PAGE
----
Case B – Conclusion

Compared to Case A, Case B is much less disruptive to the roster under all scenarios. Also, acquiring a player such as Chapman (short, team-control period) gives the Blue Jays contract flexibility vis-à-vis Guerrero Jr. and Bichette. Namely, Toronto could consider offering contract extensions to Guerrero Jr. and Bichette as soon as before the 2024 season.


Overall Conclusion

You can’t grow long-term if you can’t eat short-term. Anybody can manage short. Anybody can manage long. Balancing those two things is what Management is.

Jack Welch


Case B is the best option for Toronto’s Management to pursue. Such a strategy allows Toronto to make quality additions without sacrificing the flexibility to sign key players to extensions or be forced into trading many essential team members. This strategy enables Toronto’s executives to sign critical Blue Jays to free-agent contracts. More importantly, it is a sound strategy for a team that wants a multi-year run of Championship baseball.

The Last Word

The Toronto Blue Jays are poised to become a perennial World Series contender. From a payroll perspective, top-calibre players in their pre-arbitration years are very cost-effective. However, young players among MLB’s best will earn much higher compensation packages as they near free agency. A case in point is Guerrero Jr. and Bichette. Toronto’s Management will have to factor in the escalating AAVs of those players into current-day roster decisions and the CBT threshold. Currently, the best course of action for Toronto’s Management is to add quality players with high AAVs on short-term deals rather than those on long-term contracts.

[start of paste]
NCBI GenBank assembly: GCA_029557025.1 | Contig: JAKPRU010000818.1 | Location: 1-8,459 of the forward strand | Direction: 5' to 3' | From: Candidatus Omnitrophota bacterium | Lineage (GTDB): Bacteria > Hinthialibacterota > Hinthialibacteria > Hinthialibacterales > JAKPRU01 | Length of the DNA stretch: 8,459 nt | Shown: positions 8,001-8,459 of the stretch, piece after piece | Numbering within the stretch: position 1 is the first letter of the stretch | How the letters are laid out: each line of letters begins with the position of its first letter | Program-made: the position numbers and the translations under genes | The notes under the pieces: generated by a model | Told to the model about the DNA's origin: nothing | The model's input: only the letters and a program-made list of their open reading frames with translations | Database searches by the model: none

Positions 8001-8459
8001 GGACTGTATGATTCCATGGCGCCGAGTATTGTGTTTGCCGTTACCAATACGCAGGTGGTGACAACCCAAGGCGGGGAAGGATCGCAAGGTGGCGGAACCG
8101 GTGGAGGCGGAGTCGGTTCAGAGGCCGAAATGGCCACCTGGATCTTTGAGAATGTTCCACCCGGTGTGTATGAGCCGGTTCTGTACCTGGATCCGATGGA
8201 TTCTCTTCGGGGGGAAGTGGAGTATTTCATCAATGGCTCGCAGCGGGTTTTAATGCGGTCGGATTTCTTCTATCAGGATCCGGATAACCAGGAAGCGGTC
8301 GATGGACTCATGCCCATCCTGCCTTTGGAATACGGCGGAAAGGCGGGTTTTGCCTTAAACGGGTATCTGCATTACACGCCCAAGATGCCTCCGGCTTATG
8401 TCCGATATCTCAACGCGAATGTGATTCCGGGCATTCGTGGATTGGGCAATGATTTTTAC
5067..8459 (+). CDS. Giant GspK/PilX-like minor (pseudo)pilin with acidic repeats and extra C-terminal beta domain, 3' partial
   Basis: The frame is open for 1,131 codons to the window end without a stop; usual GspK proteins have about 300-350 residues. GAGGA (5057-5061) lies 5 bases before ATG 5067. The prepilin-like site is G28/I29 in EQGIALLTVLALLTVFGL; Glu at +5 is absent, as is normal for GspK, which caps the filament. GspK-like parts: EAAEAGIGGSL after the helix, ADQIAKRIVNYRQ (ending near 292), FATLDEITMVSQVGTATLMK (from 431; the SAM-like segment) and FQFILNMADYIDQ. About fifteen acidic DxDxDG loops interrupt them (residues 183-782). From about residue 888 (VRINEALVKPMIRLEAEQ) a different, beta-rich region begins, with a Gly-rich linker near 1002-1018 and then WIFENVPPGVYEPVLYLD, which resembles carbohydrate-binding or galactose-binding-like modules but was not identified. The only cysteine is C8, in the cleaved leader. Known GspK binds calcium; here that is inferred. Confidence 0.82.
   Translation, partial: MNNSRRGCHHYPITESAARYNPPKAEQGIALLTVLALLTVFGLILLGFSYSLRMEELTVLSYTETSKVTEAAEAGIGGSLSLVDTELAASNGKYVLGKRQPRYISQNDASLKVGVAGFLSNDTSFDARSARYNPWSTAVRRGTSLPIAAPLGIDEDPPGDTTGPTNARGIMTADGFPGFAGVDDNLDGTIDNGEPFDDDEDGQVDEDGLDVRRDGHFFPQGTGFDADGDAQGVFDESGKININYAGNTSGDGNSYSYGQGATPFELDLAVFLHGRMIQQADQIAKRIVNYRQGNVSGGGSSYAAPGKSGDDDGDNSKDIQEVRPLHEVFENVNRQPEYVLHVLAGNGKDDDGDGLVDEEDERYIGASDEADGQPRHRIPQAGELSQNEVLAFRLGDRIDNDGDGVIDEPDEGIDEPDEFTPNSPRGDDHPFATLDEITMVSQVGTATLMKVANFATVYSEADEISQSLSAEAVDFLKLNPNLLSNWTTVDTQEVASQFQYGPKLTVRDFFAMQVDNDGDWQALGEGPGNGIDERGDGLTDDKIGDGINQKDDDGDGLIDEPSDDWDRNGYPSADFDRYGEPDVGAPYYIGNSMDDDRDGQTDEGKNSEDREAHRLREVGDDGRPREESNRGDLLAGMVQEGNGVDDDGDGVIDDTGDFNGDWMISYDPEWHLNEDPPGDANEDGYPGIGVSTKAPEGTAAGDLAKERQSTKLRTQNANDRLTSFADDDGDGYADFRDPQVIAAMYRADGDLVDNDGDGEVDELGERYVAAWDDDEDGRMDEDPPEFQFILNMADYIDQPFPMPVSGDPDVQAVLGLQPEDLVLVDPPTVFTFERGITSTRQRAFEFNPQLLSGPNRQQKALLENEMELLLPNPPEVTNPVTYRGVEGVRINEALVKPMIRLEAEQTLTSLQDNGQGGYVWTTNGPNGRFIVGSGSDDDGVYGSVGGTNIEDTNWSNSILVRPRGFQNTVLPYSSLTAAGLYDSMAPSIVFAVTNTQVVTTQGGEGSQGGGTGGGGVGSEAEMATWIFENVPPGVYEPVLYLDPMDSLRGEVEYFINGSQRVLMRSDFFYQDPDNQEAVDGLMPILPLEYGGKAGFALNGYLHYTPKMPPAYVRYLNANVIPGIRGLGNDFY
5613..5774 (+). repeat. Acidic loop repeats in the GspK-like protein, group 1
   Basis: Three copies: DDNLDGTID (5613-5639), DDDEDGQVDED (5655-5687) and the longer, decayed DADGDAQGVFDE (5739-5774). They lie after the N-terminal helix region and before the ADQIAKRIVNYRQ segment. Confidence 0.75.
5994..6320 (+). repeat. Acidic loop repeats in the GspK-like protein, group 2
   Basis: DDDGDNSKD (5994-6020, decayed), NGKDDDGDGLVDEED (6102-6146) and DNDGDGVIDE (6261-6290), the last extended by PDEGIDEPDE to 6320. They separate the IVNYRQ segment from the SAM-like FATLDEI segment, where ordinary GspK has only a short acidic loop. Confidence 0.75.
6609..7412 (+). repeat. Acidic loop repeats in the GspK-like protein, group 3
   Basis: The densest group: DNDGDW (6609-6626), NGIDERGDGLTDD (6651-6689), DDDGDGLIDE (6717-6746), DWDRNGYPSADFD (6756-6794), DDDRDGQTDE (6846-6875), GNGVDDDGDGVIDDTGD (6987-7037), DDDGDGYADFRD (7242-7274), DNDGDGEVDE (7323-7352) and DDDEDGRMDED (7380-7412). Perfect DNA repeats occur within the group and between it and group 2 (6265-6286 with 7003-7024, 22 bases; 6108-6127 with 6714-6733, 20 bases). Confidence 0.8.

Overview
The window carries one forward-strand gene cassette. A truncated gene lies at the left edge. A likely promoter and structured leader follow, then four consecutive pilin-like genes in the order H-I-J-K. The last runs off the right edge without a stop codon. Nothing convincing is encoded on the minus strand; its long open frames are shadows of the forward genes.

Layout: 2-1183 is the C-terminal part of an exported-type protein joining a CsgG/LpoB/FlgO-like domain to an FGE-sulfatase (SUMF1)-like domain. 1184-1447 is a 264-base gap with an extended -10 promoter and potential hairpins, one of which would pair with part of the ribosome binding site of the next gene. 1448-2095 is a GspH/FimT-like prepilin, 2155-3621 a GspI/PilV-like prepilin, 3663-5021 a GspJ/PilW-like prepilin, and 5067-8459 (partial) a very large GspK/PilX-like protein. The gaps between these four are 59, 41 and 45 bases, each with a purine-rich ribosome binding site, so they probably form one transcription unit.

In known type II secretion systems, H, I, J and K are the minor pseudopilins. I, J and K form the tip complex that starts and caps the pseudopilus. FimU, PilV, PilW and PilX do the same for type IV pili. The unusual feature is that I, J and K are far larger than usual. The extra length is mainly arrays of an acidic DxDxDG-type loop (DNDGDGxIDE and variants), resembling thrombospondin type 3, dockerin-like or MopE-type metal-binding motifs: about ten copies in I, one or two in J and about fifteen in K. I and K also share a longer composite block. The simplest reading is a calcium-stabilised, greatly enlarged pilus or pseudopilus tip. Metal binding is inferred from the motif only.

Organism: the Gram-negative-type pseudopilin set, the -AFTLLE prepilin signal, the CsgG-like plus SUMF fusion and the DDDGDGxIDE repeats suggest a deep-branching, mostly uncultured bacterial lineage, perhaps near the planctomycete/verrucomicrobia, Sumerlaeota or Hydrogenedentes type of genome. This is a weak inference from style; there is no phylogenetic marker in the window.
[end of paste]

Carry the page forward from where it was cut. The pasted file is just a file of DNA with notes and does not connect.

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Bob Ritchie

Bob was a St. Louis Cardinals fan until the Blue Jays arrived on the baseball scene, although he still has a soft spot for the Cards. Similar to straddling the Greenwich Meridian, as depicted in the avatar, Bob applies sabermetrics when applicable, but his heart tells him that Lou Brock belongs in the Hall of Fame.